I admit that I have always had an affinity for Clint Eastwood. My Dad was a huge fan of his movies, so I grew up with Dirty Harry making my day, all things good, bad, and ugly, including zany orangutans, pink Cadillacs, and no shortage of raspy guttural one-liners. I remember seeing “Unforgiven” in the movie theatre. As a kid, I hated the movie—it was the non-Western—some sort of move to show realism, and I didn’t like it one bit. As I got older, I came to appreciate it, and now I love it.
While some of Eastwood’s movies have been controversial, I have appreciated his efforts in this decade to capture realism in his films—the complexities of the situations in which folks find themselves often make clear-cut decisions difficult.
I recently saw Eastwood’s new film “Invictus” for the first time. The movie is about Nelson Mandela in the early years of his Presidency in the just post-Apartheid South Africa. The movie depicts the unlikely victory of the South African rugby team over the favored New Zealand in the 1995 World Cup. Now, as I am from the South, I don’t know a thing about rugby (although the movie certainly makes it look fun), but from the quality of Eastwood’s movie, the complexities of the situation Mandela was facing in his fledgling nation come through clearly.
Mandela faced a difficult situation, and he handled it (at least in the movie) with splendid tact and compassion. Mandela spent some 30 years in prison on an island off of the coast of Cape Town. When he was released and ascended to the presidency of the nation, he communicated the importance of forgiveness and reconciliation to his people. Over and over again in the film, we are presented with the seeming impossibility of forgiveness and reconciliation in the face of a rapidly changing environment where the former white oppressors suddenly found themselves a threatened, powerless minority.
Mandela seizes the opportunity that the World Cup of Rugby presents to his nation, since it will be held in South Africa. In doing so, Mandela takes a huge gamble, but it is one that I daresay all of us understand. He was counting on the uniting force of sport to bring distrusting and diverse groups together. In the movie, he was wildly successful in his efforts.
Any coach knows the secret to sports. There is something in human beings that unites us when we are locked in combat as a team to accomplish something together that we could never do on our own. There is something about the experience that directs our gaze towards what we hold in common, and it is in that commonality that we are united.
Here at the North American College, we participate in an event called the Clericus Cup, which is a soccer tournament between the various seminaries in Rome (there are a mess of them). Our team, the North American Martyrs, has in recent years been a frontrunner for the Clericus Cup trophy, and there is no doubt that there are many men in the house that are very much looking forward to winning it one day (we placed second this year). Soccer is an up-and-coming sport in the United States, but it was not really played in my area when I was growing up, so I don’t have a tremendous amount of interest in it. Nevertheless, I can’t help rooting for the home team. And more than just rooting for my seminary, I am rooting for the United States, since we are the only American team represented in the tournament. It’s a beautiful thing to see the Stars and Stripes waving on a field so far from home.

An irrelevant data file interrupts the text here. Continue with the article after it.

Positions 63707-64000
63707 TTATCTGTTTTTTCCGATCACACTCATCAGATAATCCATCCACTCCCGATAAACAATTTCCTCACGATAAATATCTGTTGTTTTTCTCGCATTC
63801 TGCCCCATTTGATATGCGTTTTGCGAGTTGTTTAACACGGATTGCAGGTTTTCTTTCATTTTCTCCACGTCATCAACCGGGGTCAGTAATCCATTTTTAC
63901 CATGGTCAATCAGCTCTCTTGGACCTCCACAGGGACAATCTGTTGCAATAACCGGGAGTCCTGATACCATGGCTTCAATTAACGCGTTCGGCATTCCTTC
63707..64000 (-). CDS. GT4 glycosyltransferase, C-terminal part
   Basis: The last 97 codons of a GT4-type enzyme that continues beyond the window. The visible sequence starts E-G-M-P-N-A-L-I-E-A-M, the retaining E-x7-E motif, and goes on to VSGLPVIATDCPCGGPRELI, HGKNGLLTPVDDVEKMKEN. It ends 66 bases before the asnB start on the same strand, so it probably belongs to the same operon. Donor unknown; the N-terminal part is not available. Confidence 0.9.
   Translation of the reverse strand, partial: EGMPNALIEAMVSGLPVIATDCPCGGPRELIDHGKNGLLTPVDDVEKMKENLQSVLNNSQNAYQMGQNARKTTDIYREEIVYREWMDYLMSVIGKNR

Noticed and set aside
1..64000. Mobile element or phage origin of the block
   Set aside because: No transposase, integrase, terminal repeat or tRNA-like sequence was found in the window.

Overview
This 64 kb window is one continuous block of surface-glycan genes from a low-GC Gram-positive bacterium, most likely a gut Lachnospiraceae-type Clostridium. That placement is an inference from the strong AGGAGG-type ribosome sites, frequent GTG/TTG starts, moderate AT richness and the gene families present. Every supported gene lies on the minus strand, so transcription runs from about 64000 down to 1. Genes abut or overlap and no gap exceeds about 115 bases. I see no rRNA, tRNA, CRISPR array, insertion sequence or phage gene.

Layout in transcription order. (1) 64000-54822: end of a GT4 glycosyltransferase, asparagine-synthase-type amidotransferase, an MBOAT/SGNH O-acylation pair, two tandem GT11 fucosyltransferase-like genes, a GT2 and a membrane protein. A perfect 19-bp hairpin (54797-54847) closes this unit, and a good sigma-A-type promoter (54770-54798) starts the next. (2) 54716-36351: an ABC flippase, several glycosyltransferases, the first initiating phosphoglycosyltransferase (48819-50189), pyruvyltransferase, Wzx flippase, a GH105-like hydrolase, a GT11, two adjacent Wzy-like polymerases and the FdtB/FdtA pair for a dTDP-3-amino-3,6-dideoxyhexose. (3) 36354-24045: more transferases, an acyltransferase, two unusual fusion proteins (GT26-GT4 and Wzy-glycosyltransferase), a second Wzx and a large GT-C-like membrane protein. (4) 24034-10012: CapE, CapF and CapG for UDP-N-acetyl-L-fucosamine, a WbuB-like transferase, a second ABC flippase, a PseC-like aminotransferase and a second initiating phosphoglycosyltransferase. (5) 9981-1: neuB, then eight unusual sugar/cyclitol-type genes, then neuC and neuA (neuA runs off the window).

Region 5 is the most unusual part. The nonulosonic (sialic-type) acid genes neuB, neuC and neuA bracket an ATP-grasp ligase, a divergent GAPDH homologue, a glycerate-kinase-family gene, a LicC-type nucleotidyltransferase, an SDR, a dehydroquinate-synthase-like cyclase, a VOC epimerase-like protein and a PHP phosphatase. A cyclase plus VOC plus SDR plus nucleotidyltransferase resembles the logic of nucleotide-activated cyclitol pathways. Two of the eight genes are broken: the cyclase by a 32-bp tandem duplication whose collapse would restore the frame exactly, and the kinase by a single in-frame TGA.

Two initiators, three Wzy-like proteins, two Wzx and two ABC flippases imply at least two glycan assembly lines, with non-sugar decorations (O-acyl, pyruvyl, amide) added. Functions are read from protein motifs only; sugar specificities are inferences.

But it is not the game that really interests me (after all, it’s not college football). What interests me is how the entire house is united behind the team. The players practice hard all year for the tournament. They sacrifice a good deal of their free time; they miss a number of community events; they are able to travel less freqently; they have to deal with more injuries, and they have less time to do all of the other things that we are required to do in seminary.
But they do it. And they have a great time. And even though some seminarian might not know a player particularly well, each of us feels a closeness to them individually and as a team. This is precisely because they are representing us—“us” as the North American College, and “us” as the United States. We are all focused on and desirous of the same goal: victory. In the journey of seeking that victory, we receive a priceless gift along the way: unity and fellowship.
It is a great gift from God to be included in a “we.” Unity—true unity that seeks a common good—is a true grace. Winning that cup is nice—it really is—but what really matters is the process of winning it.
My class has just finished its pre-ordination evaluations. We arrived in Rome three years ago with a certain union. We were all seeking the same end: to do the will of God as we knew it at that time, which was to attend seminary. We were united in our goal. But what has happened over the last three years is that we have become united in a deeper way through the process. The goal is not enough. Jesus came to offer us the goal of eternal life, but he also showed us the means for achieving it in fellowship and sacrifice for God and neighbor. The disciples loved him not because he opened the way to heaven, but because they walked with him each step of the way. Something happens while watching a football game in a stadium that produces a unity among fans; and something has happened to my class in the process of being formed for the priesthood. I don’t know quite what it is, but it must be the work of the Holy Spirit.